Draft: License policy for contributors

Adam Jackson ajax at nwnk.net
Tue Dec 2 10:48:31 PST 2008

In light of the recent GLX relicensing, it was brought up to the board
that our contribution policy is not really explicitly written down
anywhere.  The following is a licensing policy draft that's hopefully
pretty uncontentious.  Eventually this (or something like it) will go up
on the wiki, and patches from casual contributors should be accepted
with a note to the contributor of what they're agreeing to (and new
developers should be pointed at it when getting their commit bit).

Note that this isn't a _change_ in policy so much as an attempt to
capture what we already intend.  If you think this is a good opportunity
to lobby for a switch to GPL or CDDL or WTFPL or whatever, that's nice
and all, but please don't.

I don't know what our documentation licensing stance is.  MIT would keep
things simple, but I don't know if it's appropriate for docs.

At any rate, feedback greatly appreciated.


The X.Org Foundation is dedicated to improving the open source reference
implementation of the X Window System for the benefit of all.  To this
end, code and documentation contributions are required to be under a
suitably permissive license.  The preferred code license is the MIT
license; the canonical form of the MIT license is here: [ insert link to
version with generic "THE AUTHORS" rather than explicit author names ].

[ XXX doc license? ]

For small changes, including patches sent through a bug tracker or
mailing list, changes are assumed to be under the MIT license.  If you
do not agree to this, please refrain from sending us such patches in the
first place, and ask to have your changes reverted if necessary.

For contributions of new code and large subsystems, the code must be
annotated with a copy of the MIT license (or a reference to same).
Contributions under licenses other than MIT will be considered on a case
by case basis, but in general are very unlikely to be accepted.

Foundation developers are defined as those people with commit access to
the Foundation repositories.  In applying for (and accepting) developer
status, you implicitly agree to these license policy terms for the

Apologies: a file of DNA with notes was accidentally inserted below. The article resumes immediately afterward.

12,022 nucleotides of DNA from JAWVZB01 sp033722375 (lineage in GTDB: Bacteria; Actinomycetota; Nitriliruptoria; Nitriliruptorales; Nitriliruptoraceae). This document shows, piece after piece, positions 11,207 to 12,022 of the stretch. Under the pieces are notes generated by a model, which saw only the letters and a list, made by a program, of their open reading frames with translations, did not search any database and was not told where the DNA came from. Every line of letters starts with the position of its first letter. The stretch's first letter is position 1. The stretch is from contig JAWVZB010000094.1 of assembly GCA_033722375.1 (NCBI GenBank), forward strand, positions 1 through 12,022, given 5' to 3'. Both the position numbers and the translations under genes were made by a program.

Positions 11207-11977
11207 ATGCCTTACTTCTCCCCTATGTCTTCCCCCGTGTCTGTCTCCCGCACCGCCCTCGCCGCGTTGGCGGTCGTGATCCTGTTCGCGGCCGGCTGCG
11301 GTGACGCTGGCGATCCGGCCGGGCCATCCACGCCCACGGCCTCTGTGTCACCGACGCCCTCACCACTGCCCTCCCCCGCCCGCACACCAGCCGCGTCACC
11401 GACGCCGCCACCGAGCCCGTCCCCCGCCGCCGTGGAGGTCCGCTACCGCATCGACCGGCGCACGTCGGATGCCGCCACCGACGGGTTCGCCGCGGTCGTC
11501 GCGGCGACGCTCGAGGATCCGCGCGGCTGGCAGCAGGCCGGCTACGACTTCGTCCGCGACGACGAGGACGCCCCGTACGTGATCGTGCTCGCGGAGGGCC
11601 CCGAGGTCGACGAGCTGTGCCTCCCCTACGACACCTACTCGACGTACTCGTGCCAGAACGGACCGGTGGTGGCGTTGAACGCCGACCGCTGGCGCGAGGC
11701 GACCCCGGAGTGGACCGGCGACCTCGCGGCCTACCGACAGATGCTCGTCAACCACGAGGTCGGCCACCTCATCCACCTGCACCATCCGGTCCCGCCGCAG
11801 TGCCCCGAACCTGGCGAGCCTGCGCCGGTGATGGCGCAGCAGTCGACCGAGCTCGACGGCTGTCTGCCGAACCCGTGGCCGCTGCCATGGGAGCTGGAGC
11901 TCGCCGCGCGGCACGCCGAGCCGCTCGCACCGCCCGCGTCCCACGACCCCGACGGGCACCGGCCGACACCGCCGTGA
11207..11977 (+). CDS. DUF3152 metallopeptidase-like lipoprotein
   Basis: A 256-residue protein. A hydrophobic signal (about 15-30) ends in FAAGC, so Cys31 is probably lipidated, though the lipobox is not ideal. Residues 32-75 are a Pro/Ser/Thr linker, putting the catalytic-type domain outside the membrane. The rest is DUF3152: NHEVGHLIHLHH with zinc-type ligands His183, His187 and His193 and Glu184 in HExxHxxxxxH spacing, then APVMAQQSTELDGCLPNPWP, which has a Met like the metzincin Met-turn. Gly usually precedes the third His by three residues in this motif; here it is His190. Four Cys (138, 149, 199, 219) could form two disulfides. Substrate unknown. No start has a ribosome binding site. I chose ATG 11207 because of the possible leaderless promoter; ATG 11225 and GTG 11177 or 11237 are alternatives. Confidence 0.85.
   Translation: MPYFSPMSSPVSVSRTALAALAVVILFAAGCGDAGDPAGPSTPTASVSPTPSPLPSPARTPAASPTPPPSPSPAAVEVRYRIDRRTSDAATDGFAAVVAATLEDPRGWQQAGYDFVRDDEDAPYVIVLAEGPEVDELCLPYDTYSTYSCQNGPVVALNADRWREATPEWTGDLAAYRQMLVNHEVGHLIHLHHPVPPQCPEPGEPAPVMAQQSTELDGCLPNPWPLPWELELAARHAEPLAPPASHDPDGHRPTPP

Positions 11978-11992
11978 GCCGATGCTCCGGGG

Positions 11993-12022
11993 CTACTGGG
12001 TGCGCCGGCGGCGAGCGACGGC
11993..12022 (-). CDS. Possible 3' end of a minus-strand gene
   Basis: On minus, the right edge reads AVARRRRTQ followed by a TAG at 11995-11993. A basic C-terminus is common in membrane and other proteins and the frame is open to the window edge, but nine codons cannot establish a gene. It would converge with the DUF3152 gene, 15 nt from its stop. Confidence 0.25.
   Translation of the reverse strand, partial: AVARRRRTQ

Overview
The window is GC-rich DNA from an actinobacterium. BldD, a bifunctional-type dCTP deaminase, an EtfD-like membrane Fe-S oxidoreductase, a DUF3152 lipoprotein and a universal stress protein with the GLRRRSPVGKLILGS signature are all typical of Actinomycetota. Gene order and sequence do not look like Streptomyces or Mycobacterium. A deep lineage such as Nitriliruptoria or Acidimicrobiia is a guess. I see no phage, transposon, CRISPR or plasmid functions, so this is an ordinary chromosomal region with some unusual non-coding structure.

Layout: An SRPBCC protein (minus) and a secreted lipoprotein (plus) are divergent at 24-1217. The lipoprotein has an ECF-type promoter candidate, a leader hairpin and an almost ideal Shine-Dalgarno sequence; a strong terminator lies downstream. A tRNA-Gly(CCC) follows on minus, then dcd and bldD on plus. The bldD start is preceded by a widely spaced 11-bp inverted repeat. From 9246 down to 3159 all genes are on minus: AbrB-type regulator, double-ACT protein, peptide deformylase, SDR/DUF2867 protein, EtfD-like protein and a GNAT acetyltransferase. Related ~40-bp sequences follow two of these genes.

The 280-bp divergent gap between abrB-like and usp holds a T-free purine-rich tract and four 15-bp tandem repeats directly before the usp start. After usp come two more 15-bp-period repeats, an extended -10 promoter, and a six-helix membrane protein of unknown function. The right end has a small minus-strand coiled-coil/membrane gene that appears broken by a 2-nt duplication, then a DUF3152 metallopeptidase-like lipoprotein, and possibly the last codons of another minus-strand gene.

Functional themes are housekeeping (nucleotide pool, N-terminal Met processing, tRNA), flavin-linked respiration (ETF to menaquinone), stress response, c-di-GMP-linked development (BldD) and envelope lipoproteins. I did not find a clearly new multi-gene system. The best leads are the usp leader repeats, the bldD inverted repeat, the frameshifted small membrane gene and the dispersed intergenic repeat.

Foundation works themselves.  Note that your right to create derived
works under different licenses is not restricted, they just won't be
formal Foundation projects.

For all changes, you as contributor warrant that you have the right to
contribute the code in question under the license terms described here.

For its part, the Foundation will work to maintain permissive grant of
rights for all code and documentation in its projects.  In the event
that the Foundation decides to change licensing on one or more files,
permission will only be sought from copyright holders as listed in the
explicit Copyright statements at the top of the appropriate files.
Casual contributions without assertions of copyright will not be
interpreted as an assignment or relinquishing of copyright, but will be
interpreted as a waiver of interest in the precise license terms.

Note that under the terms of the MIT license, you effectively already
waive your right to prevent use of your work under more restrictive
terms (for example, under the GPLv2), and that it's quite difficult to
come up with a more permissive license than MIT.  The waiver in the
previous paragraph is really only for the case that we somehow discover
that, for example, a file was really under the Apache license and we
needed to relicense it to maintain MIT-ness, or that some clause of MIT
becomes unpleasantly restrictive in some jurisdiction.


- ajax
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